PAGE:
35. 35. 36 Grouping Form Entries: Example <fieldset> <legend>ajax:updateField</legend> <form ...> <label for="f">Enter temperature in Fahrenheit:</label> <input type="text" id="f"/> <input type="button" id="convertButton" value="Convert"/> <hr width="500" align="left"/> <label for="c">Temperature in Celsius:</label> <input type="text" id="c"/> <label for="k">Temperature in Kelvin:</label> <input type="text" id="k"/> </form> </fieldset>
  36. 36. 37 Grouping Form Entries: label • label: idea – If you use the label tag for prompts associated with fields, clicking on the label transfers focus to the input field – You can either use the "for" attribute or enclose the field within the label • label: syntax <label for="fname">First name:</label> <input name="userFirstName" id="fname"/> <label>First name: <input name="userFirstName" </label>
  37. 37. 38 br • <br/> – line breaks – Forces a line break • You often want to break lines in the middle of paragraphs, or force line breaks after input elements in forms • Multiple consecutive empty <p></p> pairs do not result in multiple blank lines. But, multiple consecutive <br/> elements do. • Use clear="all" to make sure that left or right aligned images or tables above do not hand down into next paragraph • Examples <br/> <br clear="all"/> [skips past hanging images]
  38. 38. 39 hr • <hr/> – horizontal rule – Draws a horizontal etched/shaded line • Examples <hr/> <hr width="50%"/> <hr/>
  39. 39. For additional materials, please see http://www.coreservlets.com/. The JavaScript tutorial section contains complete source code for all examples in the entire tutorial series, plus exercises and exercise solutions for each topic. coreservlets.com – custom onsite training Slides © 2016 Marty Hall, hall@coreservlets.com Wrapup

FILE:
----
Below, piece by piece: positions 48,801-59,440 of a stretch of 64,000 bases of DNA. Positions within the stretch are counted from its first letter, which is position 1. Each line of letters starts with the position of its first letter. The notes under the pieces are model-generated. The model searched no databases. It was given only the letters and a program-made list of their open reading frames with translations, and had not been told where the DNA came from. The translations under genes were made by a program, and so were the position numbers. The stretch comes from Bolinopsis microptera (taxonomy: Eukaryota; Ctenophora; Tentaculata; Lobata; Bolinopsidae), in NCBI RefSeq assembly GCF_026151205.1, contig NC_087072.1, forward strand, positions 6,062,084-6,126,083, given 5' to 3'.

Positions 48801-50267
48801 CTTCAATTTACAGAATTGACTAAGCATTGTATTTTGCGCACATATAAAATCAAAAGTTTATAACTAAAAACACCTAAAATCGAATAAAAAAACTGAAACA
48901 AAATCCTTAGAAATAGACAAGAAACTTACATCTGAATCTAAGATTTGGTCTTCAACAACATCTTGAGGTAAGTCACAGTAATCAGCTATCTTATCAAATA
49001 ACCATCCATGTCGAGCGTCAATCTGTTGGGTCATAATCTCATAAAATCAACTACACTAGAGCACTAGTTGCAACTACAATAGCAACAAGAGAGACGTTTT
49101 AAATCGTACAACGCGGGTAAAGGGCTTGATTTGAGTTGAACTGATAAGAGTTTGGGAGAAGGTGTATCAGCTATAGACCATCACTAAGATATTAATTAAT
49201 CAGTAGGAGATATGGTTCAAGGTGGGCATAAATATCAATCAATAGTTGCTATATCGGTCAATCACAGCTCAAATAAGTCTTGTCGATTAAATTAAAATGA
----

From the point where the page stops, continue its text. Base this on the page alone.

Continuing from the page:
40. 40. 41 Summary: Tables <table border="1"> <caption>Table Caption</caption> <tr>...</tr> <tr>...</tr> <tr>...</tr> <tr>...</tr> </table> • Rows (<tr> elements) – Can contain <th> (table heading) or <td> (table data) elements – Unless you use colspan or rowspan, each row normally contains the same number of elements
  41. 41. 42 Summary: Forms • <form> – Not always necessary when using JavaScript to talk to server • Text input – <input/> or <input type="text"/> – regular text fields – <input type="password"/> – password fields (use POST for regular forms) – <textarea> – multi-line text input (HTML tags ignored inside) • Buttons – <input type="button" onclick="…"/> – most common for JavaScript – <input type="submit"/> – most common in regular forms • Choosing among multiple choices – <input type="checkbox"/> – <input type="radio"/> – <select><option>…</option>…</select>
  42. 42. For additional materials, please see http://www.coreservlets.com/. The JavaScript tutorial section contains complete source code for all examples in the entire tutorial series, plus exercises and exercise solutions for each topic. coreservlets.com – custom onsite training Slides © 2016 Marty Hall, hall@coreservlets.com Questions?More info: http://www.coreservlets.com/javascript-jquery-tutorial/ -- Tutorial on JavaScript, jQuery, and jQuery UI http://courses.coreservlets.com/Course-Materials/java.html – General Java programming tutorial http://www.coreservlets.com/java-8-tutorial/ – Java 8 tutorial http://courses.coreservlets.com/java-training.html – Customized Java training courses, at public venues or onsite at your organization http://coreservlets.com/ – JSF 2, PrimeFaces, Java 8, JavaScript, jQuery, Ext JS, Hadoop, RESTful Web Services, Android, HTML5, Spring, Hibernate, Servlets, JSP, GWT, and other Java EE training Many additional free tutorials at coreservlets.com (JSF, Android, Ajax, Hadoop, and lots more)